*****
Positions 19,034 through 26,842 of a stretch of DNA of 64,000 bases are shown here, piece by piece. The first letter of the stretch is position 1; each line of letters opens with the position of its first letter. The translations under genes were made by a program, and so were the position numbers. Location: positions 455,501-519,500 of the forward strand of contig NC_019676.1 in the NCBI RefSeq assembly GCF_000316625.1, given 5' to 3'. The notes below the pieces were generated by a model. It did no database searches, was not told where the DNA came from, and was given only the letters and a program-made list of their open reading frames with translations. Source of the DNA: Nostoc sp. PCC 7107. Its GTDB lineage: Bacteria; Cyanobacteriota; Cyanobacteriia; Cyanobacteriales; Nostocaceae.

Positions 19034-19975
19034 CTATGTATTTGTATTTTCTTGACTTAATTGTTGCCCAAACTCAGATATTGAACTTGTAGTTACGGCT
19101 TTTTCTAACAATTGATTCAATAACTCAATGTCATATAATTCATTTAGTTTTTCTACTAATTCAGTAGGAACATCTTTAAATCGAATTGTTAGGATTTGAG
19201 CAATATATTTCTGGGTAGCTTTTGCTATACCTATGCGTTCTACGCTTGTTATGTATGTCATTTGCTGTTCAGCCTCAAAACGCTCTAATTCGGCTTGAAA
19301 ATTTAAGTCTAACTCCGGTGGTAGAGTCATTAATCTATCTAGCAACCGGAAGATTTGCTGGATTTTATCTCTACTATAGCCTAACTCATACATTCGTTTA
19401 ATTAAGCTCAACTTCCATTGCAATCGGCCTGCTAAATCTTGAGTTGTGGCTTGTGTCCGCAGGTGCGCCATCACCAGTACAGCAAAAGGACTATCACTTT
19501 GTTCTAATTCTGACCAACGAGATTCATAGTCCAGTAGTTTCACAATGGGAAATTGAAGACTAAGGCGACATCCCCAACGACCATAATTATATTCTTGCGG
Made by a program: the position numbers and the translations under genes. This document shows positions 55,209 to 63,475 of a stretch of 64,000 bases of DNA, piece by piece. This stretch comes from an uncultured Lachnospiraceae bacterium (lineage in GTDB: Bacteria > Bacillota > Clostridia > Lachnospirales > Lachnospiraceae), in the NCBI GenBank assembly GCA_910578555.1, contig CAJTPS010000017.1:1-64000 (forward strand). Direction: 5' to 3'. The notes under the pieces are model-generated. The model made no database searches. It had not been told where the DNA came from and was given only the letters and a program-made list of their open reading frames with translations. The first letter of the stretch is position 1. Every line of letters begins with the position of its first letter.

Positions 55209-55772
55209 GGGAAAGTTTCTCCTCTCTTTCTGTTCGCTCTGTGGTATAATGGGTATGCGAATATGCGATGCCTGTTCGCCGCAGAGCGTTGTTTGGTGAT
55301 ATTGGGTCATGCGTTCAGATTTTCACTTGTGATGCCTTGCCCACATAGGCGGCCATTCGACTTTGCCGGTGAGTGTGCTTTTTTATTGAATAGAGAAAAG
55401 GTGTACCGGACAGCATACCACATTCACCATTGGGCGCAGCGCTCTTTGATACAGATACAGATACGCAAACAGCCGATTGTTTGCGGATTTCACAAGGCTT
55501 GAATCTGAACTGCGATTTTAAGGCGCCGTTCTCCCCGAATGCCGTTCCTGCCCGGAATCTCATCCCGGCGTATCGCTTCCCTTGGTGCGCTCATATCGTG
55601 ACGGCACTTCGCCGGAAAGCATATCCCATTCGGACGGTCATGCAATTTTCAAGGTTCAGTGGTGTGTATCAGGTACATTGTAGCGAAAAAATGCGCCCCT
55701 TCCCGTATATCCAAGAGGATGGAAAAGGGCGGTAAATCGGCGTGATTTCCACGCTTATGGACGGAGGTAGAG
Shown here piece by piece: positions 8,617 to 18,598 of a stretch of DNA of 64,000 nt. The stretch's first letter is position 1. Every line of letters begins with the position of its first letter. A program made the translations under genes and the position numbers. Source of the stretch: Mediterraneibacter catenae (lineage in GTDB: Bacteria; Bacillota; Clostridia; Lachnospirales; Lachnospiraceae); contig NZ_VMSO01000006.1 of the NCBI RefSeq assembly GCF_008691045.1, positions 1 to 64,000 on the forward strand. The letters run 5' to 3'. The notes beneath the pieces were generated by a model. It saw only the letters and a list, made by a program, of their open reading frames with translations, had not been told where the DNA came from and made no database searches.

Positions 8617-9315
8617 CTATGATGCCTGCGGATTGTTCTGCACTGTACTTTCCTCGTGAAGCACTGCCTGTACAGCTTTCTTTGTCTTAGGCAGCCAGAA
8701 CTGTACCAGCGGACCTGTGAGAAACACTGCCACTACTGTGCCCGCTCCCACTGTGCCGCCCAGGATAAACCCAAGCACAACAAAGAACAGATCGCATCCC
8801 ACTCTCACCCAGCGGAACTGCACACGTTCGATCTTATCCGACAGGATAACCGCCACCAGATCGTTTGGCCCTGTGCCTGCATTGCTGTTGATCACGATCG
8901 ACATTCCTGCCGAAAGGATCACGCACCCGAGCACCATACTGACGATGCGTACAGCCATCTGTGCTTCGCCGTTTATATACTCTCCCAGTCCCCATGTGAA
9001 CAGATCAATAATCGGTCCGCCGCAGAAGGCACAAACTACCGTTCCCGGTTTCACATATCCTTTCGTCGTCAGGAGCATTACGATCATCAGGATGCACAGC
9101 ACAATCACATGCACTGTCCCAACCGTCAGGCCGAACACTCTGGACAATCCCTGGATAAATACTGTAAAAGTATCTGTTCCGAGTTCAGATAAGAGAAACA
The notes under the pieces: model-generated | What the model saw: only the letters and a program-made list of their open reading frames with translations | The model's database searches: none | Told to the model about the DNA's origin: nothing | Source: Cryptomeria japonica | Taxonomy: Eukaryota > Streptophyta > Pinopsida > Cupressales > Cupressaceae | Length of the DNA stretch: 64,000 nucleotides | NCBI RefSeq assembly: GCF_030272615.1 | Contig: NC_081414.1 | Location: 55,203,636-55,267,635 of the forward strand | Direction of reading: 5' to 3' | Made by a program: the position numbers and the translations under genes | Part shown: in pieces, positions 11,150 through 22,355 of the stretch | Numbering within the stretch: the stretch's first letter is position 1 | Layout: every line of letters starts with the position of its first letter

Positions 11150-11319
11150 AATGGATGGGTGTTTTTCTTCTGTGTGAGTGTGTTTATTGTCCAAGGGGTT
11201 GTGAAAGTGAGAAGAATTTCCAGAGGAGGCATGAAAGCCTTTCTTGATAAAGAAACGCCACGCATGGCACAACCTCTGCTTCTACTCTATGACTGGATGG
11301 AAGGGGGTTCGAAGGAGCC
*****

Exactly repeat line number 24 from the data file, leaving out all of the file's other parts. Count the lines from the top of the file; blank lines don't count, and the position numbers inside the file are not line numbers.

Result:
9101 ACAATCACATGCACTGTCCCAACCGTCAGGCCGAACACTCTGGACAATCCCTGGATAAATACTGTAAAAGTATCTGTTCCGAGTTCAGATAAGAGAAACA